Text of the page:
And thanks to a 'best laid plan' gone awry from last Monday, we planned Creamy Tomato Gnocchi for dinner tonight. Even though that's what I had in mind last week, we ran into a little inventory problem and had to change the plan at the last minute. We remedied this over the weekend, and will be dining on gnocchi with a side of steamed broccoli tonight, as prepared by Chef Lee. Stay tuned tomorrow for the full report from yours truly and maybe even a few words from the chef himself!

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Breakfast for Dinner: Tofu Scramble, Roasted Sweet Potato & Biscuits!

If you converted to veganism after growing up on meat and eggs, tofu scramble might have been one of the first dishes you learned to make as a new vegan. Tofu is tricky, as we all well know, but scrambles are a great way to introduce new people to the art of cooking tofu and making it taste like something other than a sponge.

Tofu scrambles are a dime a dozen, but I'm giving this one away for free because I think it's the one everyone should start with. It's my adaptation of the tofu scramble recipe from Vegan Brunch, the new book from goddess Isa Chandra Moskowitz that I blogged about back in November. I received my very own copy recently from a certain Meatless Monday carnivore, so I was thrilled to be able to test out many more recipes from the book!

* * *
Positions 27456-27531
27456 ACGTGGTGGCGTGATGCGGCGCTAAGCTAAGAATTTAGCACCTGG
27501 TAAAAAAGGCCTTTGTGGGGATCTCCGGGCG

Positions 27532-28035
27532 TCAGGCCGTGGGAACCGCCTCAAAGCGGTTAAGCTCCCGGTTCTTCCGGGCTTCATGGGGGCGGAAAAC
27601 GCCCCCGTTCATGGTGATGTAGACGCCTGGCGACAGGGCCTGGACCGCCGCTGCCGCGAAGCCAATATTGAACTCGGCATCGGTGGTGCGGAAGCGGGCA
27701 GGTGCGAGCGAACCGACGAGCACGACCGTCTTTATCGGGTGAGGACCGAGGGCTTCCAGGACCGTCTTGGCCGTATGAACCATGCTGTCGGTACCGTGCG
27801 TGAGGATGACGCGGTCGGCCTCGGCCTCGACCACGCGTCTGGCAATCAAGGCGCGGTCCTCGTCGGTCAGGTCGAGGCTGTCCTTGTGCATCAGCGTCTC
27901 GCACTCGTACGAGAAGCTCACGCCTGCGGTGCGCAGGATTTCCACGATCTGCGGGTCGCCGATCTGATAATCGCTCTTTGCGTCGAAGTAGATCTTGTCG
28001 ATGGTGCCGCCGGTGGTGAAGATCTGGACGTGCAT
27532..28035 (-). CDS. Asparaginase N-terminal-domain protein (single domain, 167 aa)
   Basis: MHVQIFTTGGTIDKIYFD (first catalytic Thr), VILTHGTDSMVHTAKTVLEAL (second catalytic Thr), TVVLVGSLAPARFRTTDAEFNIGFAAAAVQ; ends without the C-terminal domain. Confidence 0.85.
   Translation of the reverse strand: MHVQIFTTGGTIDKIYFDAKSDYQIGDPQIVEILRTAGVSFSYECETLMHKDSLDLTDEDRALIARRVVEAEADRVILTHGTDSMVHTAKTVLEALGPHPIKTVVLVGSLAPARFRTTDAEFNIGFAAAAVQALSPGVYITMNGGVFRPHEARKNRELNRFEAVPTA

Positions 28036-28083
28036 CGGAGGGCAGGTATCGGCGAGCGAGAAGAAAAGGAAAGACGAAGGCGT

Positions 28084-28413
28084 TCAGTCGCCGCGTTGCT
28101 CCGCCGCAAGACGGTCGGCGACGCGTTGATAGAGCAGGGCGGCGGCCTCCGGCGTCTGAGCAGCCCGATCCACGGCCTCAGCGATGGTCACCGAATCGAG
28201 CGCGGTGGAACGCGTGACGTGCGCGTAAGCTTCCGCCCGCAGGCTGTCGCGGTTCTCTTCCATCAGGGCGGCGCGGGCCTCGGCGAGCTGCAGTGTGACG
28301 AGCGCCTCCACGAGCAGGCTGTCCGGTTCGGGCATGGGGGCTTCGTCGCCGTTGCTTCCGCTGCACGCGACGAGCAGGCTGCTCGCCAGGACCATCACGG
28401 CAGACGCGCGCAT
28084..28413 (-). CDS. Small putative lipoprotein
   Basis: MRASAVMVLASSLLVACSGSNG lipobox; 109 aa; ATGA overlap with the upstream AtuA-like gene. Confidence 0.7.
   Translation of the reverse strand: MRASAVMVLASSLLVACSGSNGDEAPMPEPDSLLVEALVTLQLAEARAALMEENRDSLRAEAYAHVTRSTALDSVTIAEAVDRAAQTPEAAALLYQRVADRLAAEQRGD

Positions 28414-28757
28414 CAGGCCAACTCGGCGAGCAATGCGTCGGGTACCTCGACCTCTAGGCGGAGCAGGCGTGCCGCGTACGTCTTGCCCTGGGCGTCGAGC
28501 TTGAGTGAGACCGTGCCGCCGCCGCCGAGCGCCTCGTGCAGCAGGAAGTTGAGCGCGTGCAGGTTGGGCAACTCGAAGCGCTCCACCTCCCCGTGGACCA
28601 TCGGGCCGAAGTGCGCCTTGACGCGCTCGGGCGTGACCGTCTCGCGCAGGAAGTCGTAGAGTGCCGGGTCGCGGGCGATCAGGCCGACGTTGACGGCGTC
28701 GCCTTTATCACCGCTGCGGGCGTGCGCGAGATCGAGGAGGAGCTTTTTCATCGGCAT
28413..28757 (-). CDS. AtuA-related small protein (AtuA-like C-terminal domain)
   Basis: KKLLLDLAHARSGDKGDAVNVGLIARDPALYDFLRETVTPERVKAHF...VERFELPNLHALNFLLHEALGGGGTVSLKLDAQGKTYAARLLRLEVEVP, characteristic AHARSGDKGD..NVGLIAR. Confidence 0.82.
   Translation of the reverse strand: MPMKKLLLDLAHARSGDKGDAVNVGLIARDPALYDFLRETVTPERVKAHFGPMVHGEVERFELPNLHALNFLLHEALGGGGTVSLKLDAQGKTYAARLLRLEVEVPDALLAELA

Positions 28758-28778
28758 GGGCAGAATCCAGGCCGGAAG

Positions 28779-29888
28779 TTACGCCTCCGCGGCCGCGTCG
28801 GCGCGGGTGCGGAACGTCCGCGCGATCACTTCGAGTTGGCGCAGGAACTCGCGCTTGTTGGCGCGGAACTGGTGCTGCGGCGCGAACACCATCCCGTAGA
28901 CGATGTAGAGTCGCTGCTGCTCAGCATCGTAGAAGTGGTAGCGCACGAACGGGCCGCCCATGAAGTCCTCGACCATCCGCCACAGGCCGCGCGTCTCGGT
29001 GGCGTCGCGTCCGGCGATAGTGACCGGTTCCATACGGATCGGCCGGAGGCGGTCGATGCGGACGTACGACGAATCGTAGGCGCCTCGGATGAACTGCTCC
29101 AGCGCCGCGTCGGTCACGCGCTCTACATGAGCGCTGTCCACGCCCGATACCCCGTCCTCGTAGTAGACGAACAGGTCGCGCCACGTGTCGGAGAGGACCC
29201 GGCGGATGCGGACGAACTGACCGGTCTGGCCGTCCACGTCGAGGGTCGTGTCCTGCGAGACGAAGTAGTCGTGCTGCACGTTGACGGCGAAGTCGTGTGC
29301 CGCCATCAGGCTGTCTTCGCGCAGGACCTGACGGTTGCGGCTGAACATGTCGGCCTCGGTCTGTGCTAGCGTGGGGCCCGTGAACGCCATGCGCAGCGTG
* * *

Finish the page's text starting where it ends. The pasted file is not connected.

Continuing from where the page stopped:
Tofu Scramble
(Adapted from Vegan Brunch)
Yield: 1 serving with possible leftovers

1/2 tsp cumin
1/8 tsp (or one fat pinch) dried thyme, crushed with your fingers
1 regular pinch ground turmeric
1/4 tsp salt
1 Tbsp water
1/2 Tbsp olive oil
2 cloves garlic, minced
1/4 cup or so of finely diced bell pepper (your favorite color)
4-6oz firm or extra firm tofu, drained
4-5 mushrooms, sliced thinly
2 Tbsp nutritional yeast
1/2 carrot, grated
2 Tbsp finely chopped parsley

In a teeny prep bowl or measuring cup, combine herbs, salt and water. Stir and set aside.

In a medium-sized heavy-bottomed pan, heat olive oil. Add garlic and bell peppers. Stir with a wooden spatula and cook for about 3-4 minutes or until bell peppers begin to soften.

Add mushrooms and tofu. When I add my tofu, I just use my fingers to tear it into big chunks before tossing it into the pan. Use your wooden spatula to break up the tofu further into approximately bite sized pieces. Cook for 10 minutes, stirring occasionally. Make sure you really get under the tofu, scraping up any browned or burned bits from the bottom of the pan. These are what will give your tofu scramble a more complex taste and texture, so you don't want to miss out! Plus, if you don't scrape the pan, those bits will just continue to burn and, well, ewww.